Sensorial Appellations

Friday, 25 December, 2009
Neil Pendock
Appellations, the wicker baskets into which wine producers are tossed, are typically laid out according to geography. Except in South Africa, where politics and history often intervene, and we end up with Geography I howlers like Tulbagh designated as part of the coastal appellation.
Duimpie Bayly is chairman of the demarcation committee, memorably described by Kanonkop's Johann Krige as a bunch of retired guys who drive around in a combi looking for a place to have a braai on your farm and then demanding wine. Duimpie and his committee look after these things and at the five decades of Pinotage tasting at the holiday home of Beyers Truter at Vermont in November, Duimpie revealed that the appellations have been tidied up and a proposal has been submitted to WSB for discussion.

Paul Boutinot, owner of Waterkloof, a wine farm clinging to the precipitous slopes of the Schaapenberg above Gordon's Bay, is a British winemaker/negoiçiant who has spent a lifetime living off his taste buds. He makes and assembles wines for the European market on several continents (including ½ million cases from South Africa) and maintains you get two types of grape: those that do best in maritime climes and those that prefer continental conditions. "Chardonnay needs a weird climate to excel" he maintains "a cold winter and very poor soil. It needs a continental climate." Which would explain why it does so well in Robertson at producers like De Wetshof and Springfield.

Sauvignon blanc is clearly a maritime grape in Paul's classification as he spent ten years looking for the best site on which to plant Sauvignon and plumped for Waterkloof, grubbing up the Chardonnay vines on the site (with one tiny exception). Pinot noir is clearly continental, judging by the success the heartbreak grape enjoys in Burgundy and Paul reckons that Mourvèdre is the maritime red that he is particularly keen on.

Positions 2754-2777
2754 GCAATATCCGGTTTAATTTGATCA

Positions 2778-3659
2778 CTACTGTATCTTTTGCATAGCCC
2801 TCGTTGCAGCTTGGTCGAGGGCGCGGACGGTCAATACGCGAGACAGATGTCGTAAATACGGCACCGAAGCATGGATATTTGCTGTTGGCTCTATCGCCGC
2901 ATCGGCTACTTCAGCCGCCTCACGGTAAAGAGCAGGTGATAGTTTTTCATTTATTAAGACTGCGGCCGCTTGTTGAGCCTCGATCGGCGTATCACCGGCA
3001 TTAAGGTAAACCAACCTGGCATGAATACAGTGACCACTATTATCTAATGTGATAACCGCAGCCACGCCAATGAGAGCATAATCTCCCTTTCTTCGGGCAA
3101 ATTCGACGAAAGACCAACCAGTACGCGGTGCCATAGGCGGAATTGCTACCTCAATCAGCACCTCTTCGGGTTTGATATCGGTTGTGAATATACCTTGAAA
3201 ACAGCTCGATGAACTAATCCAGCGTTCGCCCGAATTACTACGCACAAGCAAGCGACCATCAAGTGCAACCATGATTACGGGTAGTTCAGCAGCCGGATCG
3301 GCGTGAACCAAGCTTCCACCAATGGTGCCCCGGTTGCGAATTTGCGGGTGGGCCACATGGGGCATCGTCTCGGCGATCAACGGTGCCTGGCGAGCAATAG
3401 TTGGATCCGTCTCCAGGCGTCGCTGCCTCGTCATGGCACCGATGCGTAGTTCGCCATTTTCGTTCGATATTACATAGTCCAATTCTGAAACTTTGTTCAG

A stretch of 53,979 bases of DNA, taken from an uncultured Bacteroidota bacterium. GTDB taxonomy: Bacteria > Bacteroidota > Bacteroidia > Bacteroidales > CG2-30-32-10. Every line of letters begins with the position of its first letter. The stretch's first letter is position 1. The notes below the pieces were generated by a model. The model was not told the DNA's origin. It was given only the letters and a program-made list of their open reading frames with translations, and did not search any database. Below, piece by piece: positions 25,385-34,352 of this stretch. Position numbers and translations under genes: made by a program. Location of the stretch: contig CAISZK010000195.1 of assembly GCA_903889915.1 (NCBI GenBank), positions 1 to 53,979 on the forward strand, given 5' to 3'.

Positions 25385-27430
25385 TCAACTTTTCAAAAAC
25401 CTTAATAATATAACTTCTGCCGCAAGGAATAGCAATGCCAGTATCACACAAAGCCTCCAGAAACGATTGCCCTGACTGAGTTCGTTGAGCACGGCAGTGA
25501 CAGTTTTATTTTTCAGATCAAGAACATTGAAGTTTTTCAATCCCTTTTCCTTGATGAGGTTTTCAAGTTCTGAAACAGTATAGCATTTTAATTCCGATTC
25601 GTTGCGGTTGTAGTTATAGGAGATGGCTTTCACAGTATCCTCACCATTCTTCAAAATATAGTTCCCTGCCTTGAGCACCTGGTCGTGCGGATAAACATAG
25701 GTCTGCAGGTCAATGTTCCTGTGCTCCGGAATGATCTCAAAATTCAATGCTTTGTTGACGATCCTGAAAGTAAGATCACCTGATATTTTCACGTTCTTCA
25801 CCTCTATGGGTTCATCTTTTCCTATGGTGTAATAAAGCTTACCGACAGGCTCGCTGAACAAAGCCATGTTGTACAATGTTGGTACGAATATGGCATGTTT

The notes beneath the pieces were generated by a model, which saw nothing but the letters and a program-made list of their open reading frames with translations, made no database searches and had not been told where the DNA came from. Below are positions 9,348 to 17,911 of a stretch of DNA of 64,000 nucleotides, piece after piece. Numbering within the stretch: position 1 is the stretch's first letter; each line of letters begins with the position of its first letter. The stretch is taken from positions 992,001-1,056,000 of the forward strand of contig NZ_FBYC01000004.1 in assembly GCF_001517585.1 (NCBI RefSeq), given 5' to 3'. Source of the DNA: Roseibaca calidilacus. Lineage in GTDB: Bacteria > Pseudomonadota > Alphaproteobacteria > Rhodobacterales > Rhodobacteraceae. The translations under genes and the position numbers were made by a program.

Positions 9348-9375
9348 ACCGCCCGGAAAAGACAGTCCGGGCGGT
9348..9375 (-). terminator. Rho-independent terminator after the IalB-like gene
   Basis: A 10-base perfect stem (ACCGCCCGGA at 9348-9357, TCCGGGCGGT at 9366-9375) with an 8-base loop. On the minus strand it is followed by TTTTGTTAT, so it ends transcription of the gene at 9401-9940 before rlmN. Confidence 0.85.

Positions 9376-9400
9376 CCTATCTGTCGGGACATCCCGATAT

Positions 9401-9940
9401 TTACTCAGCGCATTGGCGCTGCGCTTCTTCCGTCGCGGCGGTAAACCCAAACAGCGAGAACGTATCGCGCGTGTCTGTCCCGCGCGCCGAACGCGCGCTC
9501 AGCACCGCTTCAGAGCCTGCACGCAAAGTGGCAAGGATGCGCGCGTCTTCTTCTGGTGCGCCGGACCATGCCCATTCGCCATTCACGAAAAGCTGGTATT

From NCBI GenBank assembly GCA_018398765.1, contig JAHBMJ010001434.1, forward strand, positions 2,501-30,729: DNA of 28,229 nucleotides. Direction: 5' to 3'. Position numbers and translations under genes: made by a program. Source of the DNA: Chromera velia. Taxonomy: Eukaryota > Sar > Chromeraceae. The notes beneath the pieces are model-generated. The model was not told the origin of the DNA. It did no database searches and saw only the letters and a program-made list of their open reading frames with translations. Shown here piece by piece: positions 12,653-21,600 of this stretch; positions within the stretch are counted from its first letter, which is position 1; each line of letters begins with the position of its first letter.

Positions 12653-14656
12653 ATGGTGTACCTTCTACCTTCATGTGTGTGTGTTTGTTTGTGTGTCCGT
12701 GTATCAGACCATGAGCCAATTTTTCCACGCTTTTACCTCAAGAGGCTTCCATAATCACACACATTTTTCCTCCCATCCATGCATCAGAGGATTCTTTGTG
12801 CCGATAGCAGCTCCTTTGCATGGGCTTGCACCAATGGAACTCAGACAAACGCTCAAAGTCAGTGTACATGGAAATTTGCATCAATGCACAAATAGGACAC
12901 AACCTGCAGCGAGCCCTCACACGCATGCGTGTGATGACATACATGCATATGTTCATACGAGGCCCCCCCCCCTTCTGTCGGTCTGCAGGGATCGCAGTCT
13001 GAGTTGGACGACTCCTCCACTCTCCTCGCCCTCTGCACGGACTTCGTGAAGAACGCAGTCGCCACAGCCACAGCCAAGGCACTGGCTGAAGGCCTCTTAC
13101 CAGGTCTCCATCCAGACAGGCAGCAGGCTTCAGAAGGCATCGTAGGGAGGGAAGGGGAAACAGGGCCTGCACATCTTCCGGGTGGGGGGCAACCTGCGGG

So ideally South Africa should have two appellations: coastal, including such extreme sites as the vineyards of Fryer's Cove at Bamboesbaai that have to be sprayed with water to remove sea salt accumulation on the vine leaves and continental like the five cellars of Oranjerivier Wine Cellars, scattered like trinkets on a lucky charm bracelet along 350 km of the course of the Groot Gariep from Kakamas and Keimoes in the west to Groot Drink and Groblershoop in the east.

But having only two appellations is far too few for marketing purposes. But if marketing is the objective, is geography necessarily the best classifier of producers? Surely wine style is of more use in making a purchase decision that GPS location of the vineyard? This is how Virgin Wines, the on-line UK retailer classify their wines. After all, how many people know where Koekenaap is?

The Virgin categories for whites are
1) clean and crisp
2) fragrant but dry and
3) classic Chardonnay to which a new class of
4) serious white blends needs to be added.

Similarly, reds are
1) soft and juicy
2) full and fruity
3) huge or
4) classic.

Dessert wines, fortifieds and MCCs would get their own sensory appellation.

These sensorial appellations also solve the problem that is increasingly rearing its head - quality wines are increasingly being made from grapes grown in several geographic locations, a trend that makes geographic appellations increasingly irrelevant. Tracking the performance of these terroir by truck wines in brands such as Fleur du Cap, might even reveal that site specific wines are in retreat, at least in the medal tables of wine competitions and guides.